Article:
Korean Trails

Over the Mountain, is a Mountain

Jaeyak-san 1108m / Cheonhwang-san 1189m
Yeongnam Alps, Milyang City, Gyeongsangnam-do

Looking north from Jaeyak-san to Cheonhwang-san


Jaeyak-san and Cheonhwang-san stand a parallel west of Sinbul-san and Ganwol-san, and together  form an isolated stretch of ridgeline in Milyang's remote eastern highland, rising from the Baenaegol gorge and connected to the Nakdong-jeaongmaek ridge by broad open high grasslands to Neungdong-san.


With steep drops on all four sides, expansive highland features, stunning rocky out-crops and fascinating opportunites for exploration in the surrounding area - these two peaks offer a great day of challenging hiking and a gateway to multi-day trekking opportunites.


Trails reach the summits from Baenaegol Valley to the east; by way of ridge from Neungdong-san to the north-east; from the Eoreum-gol ice-valley to the north, and from Pyochung-sa Temple to the south-west. The mountains face south-west and the most popular and most accessible circuit trails begin at Pyochung-sa. Here I'll describe the full 5 hour circuit from Pyochung-sa, and below that the route from Eoreum-gol ice valley.
Entranceway to Pyocheong-sa, with Jaeyak-san in the background

 

Pyochung-sa was originally founded by the great travelling master, Wonhyo-daesa in AD.654. Legend tells he was meditating at a nearby temple when he looked to the foot of Jaeyak-san and beheld a group of auspicious clouds rising from a stand of bamboo. He immediately set to work on building a temple here, which he named Jungnim-sa (Bamboo forest temple), traces of which can be ound behind present day Pyochung-sa.

In 829, the third son of King Heungdeok suffered a stroke, but after drinking water from the well at this temple his symptoms miraculously disappeared - Jungnim-sa was then renamed to Yeongjeong-sa (temple of the eternal well), which it remained until the late 16th century when it was bestowed with the name Pyochung-sa "Expression of Loyalty", in honour of the three patriot monks Samyeong, Cheongheo and Giheo, who gave great service during the Imjin Japanese invasions, and were largely credited for mobilising and defending Milyang from invasion.

Right - Seosang-am hermitage, on the trail to Cheonhwang-san


There are four trail options from the temple, all of which allow for a circuit including both peaks. You can follow the Okryu-cheon stream to the right of the temple up an old road via the Hongryong and Cheungcheung waterfalls attacking Jaeyak-san from the south. Climb above the left of the temple on a mountain path with views over the falls, eventually meeting the same trail. Take the central Naewon valley trail running between the peaks or walk north past Hangye-sa and Seosang-am hermitages, climbing Cheonhwang-san and walking the ridge south over Jaeyak-san - see map below for illustration of all routes.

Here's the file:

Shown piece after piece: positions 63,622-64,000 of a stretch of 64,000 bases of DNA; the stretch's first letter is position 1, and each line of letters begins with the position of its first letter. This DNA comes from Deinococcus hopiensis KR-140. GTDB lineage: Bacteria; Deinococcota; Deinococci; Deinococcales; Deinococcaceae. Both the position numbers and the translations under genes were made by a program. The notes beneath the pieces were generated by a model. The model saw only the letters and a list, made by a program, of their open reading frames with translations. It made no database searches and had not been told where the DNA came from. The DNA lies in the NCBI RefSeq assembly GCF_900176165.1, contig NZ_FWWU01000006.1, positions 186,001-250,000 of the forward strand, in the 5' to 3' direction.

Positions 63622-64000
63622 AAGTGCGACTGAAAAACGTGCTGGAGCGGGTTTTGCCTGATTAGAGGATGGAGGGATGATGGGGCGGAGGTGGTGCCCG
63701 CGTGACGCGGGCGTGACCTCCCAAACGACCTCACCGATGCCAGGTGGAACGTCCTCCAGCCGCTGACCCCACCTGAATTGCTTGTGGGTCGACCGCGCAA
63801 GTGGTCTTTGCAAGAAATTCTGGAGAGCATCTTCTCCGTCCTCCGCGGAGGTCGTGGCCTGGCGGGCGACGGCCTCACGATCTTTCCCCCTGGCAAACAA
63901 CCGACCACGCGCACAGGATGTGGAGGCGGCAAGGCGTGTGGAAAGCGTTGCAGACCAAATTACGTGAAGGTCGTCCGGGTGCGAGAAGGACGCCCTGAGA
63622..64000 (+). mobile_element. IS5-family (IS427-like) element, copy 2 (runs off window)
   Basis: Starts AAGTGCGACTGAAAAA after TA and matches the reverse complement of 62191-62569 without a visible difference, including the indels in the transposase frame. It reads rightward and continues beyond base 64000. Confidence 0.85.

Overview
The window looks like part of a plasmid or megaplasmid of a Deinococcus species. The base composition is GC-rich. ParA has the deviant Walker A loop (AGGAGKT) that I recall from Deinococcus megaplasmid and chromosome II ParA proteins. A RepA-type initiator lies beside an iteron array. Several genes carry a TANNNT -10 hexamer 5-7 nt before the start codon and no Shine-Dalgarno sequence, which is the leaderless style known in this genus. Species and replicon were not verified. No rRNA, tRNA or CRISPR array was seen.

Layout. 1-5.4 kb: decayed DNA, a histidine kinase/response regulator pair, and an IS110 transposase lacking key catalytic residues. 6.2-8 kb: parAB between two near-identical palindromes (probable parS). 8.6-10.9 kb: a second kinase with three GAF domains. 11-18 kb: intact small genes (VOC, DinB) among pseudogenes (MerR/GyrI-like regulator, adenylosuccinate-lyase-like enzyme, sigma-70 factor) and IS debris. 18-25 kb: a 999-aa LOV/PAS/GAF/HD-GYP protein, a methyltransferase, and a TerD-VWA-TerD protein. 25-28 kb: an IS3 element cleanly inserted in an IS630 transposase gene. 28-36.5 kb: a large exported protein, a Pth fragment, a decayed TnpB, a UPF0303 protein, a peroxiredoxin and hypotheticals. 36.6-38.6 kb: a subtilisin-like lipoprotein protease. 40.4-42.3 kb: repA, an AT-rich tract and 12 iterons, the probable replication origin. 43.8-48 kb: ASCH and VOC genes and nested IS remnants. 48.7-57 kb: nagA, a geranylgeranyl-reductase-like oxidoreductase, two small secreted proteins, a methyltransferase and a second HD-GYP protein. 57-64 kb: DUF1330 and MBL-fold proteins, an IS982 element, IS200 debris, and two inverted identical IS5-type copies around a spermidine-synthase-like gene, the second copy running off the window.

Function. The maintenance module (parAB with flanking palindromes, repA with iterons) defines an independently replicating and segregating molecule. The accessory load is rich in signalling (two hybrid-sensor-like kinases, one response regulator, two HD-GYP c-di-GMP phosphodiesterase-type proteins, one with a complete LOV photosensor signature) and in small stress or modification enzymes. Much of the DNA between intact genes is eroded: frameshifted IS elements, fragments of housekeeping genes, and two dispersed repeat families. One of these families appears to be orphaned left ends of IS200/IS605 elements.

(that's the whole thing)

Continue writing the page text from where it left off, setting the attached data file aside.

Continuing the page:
I'm going to describe the circuit in the clockwise, heading north to first to Cheonhwang-san, onto Jaeyak-san and back to Pyochung-sa. You can expect this this 11km circuit to take about 4.5hrs walking time - the distance can be shortened or lengenthed depending on which options are taken along the route.


Pyochung-sa - 4.8km 2hr - Cheonhwang-san


From the carpark at Pyochung-sa take the road to the left which follows the Geumgaseo stream north from the temple. After a few hundred metres you'll reach a junction, to the right is the Naewon valley trail which heads past Naewon-am and climbs to Cheonhwang-jae, the pass between the two peaks - this 2.5km trail climbs 650m to the pass and is a good option if you want to visit only one of the peaks, or do a circuit of both including Jinbul-am hermitage - again see the map.


Our path continues along the north road, which crosses the river and turns to hiking trail shortly thereafter. The trail climbs gradually along the western side of the stream past the Geumgang waterfalls and onto Seosang-am (right), a really beautiful hermitage set amongst waterfalls where two streams meet.

Western views from the summit of Cheonhwang-san


The trail leaves the stream at Seosang-am, climbing steeply north to an open scree slope decorated with cairns and into a lowering, sub-alpine forest. Once above the scree the trail turns north-east toward the summit and opens up, allowing views to the south and east from rocky ridge teeth protruding above the tree line.